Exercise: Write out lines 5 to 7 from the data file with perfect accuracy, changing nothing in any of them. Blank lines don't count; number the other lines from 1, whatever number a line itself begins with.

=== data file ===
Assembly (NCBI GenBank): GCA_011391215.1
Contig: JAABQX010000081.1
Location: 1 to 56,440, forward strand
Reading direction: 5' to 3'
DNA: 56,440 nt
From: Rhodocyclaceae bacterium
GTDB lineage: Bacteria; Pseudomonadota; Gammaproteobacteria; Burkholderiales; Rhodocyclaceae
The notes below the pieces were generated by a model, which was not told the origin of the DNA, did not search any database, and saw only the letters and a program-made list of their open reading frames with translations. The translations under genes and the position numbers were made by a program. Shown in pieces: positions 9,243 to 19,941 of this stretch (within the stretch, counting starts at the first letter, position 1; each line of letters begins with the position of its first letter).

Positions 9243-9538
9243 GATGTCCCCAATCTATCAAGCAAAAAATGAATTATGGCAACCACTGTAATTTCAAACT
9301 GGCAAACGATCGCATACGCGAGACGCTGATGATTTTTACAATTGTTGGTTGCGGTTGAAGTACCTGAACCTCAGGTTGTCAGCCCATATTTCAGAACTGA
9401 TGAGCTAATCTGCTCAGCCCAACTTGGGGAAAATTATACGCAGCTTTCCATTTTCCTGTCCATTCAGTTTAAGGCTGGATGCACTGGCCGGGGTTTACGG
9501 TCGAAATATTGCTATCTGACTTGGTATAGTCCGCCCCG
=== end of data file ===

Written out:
DNA: 56,440 nt
From: Rhodocyclaceae bacterium
GTDB lineage: Bacteria; Pseudomonadota; Gammaproteobacteria; Burkholderiales; Rhodocyclaceae